Sensory Overload: Why is the world so loud? (plus some fun news)

Thanksgiving was hard. I meditated and tried to get my head in a good place before leaving to go see family, but once we arrived I found it very difficult to be around a larger group of people. The noise and overlapping conversations were so overwhelming that my anxiety shot through the roof. My hands were shaking so badly that food was falling off my fork. When I finally finished eating I retreated to another, quieter room fighting back tears. It was rough but I don’t think anyone noticed. 

As I’ve mentioned before I get overwhelmed pretty easily. I do have ways to cope with it – usually with meditation or by taking a break from the situation – but I felt this instance was particularly difficult. Maybe it was because it was the first time I was around a large group of people since my relapse and starting a new medication.

I’ve always been sensitive to noise. I don’t know why but my coworkers are really loud. When we have all-staff meetings or get-togethers it becomes very boisterous and I find myself in the same situation I was in at Thanksgiving – overwhelmed and fighting back tears.

Does anyone else feel this way? Why does everyone have to be so loud?

This has prompted me to try a new way to cope. I ordered a pair of earplugs that buffer sound instead of blocking it out. I want to find a way to not be overwhelmed while also not completely disengaging. I think in certain situations they might be helpful although I am a little worried about offending people. Maybe with my messy, curly hair, no one will notice that I’m wearing them.

Does anyone have any other suggestions? Do you deal with any sensory sensitivity? How do you cope?

Now my fun news: I found a local shop to sell my artwork. I am taking my flower paintings there after the holidays when they decorate their showroom for spring. I’m really excited about it! It’s always nerve-racking to put yourself out there but at the same time, I’m proud of my work. I’m trying not to get my hopes up but a little extra money would be nice.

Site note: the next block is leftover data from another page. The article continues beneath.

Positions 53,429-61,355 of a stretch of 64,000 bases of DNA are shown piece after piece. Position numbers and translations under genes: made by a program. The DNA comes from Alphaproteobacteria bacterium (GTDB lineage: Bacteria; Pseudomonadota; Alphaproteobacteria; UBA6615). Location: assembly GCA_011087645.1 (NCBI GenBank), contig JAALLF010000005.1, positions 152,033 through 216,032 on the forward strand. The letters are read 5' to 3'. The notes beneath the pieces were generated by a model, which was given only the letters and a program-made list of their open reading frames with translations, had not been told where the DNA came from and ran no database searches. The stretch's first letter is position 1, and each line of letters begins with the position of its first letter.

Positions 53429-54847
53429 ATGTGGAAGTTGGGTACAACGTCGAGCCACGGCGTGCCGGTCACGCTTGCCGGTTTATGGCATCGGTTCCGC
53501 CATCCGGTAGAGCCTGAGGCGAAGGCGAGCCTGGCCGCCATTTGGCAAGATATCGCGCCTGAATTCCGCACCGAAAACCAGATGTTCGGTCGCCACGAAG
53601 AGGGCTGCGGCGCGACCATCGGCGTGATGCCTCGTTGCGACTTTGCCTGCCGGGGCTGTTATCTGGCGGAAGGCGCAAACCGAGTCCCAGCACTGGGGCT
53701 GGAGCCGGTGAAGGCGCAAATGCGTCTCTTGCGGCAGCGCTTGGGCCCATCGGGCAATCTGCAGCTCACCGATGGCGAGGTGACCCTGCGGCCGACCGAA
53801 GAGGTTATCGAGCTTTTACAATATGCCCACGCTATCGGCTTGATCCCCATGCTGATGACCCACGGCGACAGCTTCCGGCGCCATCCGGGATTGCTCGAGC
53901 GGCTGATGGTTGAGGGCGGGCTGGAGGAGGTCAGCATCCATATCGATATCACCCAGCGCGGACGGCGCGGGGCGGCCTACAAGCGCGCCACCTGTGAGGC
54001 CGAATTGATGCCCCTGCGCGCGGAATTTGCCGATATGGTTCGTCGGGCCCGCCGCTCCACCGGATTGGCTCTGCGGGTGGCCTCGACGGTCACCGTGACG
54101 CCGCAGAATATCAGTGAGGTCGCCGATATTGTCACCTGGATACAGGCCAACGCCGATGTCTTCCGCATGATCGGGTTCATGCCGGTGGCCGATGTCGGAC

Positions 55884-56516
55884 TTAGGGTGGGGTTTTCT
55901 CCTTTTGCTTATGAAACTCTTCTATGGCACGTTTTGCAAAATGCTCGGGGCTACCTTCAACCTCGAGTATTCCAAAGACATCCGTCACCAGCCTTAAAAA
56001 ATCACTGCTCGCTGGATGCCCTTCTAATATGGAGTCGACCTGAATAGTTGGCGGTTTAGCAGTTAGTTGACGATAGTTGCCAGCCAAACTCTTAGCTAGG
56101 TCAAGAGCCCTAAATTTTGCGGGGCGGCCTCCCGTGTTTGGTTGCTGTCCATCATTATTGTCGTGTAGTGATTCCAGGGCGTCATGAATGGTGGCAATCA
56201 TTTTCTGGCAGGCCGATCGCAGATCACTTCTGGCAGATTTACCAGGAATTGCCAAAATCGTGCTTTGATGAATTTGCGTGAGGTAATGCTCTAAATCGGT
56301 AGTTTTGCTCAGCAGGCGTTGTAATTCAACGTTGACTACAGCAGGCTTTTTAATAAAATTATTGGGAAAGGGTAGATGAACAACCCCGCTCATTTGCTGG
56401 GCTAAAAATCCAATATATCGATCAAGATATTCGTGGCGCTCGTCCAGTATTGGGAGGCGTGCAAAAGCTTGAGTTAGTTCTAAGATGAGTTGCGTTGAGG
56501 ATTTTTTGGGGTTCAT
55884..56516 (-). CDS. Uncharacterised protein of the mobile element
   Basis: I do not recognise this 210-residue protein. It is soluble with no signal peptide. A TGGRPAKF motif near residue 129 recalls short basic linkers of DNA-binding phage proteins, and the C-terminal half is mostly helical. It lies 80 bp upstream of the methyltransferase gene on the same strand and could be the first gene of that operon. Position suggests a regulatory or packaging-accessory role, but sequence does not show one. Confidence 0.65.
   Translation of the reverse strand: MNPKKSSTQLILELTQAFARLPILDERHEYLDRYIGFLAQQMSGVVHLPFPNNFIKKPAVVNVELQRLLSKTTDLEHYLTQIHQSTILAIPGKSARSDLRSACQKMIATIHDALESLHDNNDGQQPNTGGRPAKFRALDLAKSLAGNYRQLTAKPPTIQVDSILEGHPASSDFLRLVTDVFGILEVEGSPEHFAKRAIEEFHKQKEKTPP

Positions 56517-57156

Fellow artists, tell me what you’re up to!

Would you rather feel happy or feel deeply?

It’s easy for me to write this post right now because, at the moment, I feel pretty good. 

Would you rather feel happy or feel deeply? Is one more important than the other?

Happy would be the easy choice, but at times, wouldn’t you want to experience all life has to offer? Good, bad, and painful?

Would intensity matter? Like happiness just wouldn’t be as happy if you didn’t also feel darkness and despair sometimes?

I often get a sort of “high” at work. I love my job. Many days I feel truly happy there and I don’t want that feeling to end. It’s a very welcome feeling in my life right now since I’ve struggled so much in the past few months. During my recent relapse, I even wondered if I would ever work again, but here I am, truly enjoying my job. It’s so wonderful.

What would it be like to have that feeling all the time?

My husband is usually a very calm person, but boy, does he get fired up about politics. I absolutely love that compassionate, do good-er side of him that wants to make the world a better place. What would it be like to never get fired up? Doesn’t it give us a purpose? What if there was nothing to get fired up about?

It’s probably pretty obvious that I feel deeply and tend to be a more complicated person. On my worst days, I yearn for a simpler life, although I’m sure many people can relate to that feeling. Do you ever feel that way?

Most days I would rather feel deeply, although some days I would choose happy because some days are so painful you just want relief. I wonder why I would ever want to feel such pain. 

Are you happy? Do you feel deeply? Is one more important than the other? Is it necessary to feel deeply to truly feel happy? Is it important to have something to get “fired up” about? Do you think about these things or do I just need more to do?

Do you like being depended upon?

We are an animal-loving family. Five cats: Stachey, Sasha, Emmy, Jax, and Nina, and two guinea pigs: Nibbles and Nugget. I love taking care of our pets. I seem to be the one in charge of the guinea pigs. They chirp and chitter when I walk past their cage and give an insistent “wheek! wheek! wheek!” every time they hear me open the door to the fridge. I just think it’s the sweetest thing. I even like cleaning their cage and filling their hay feeder. I just love caring for them. So technically they’re my daughter’s guinea pigs but I still feel like I’m their person.

Our kitties get the run of the house and are truly a part of the family. They get dry food during the day and every night they gather in the kitchen and my husband gives each one a special plate of wet food and treats. My husband is definitely their favorite.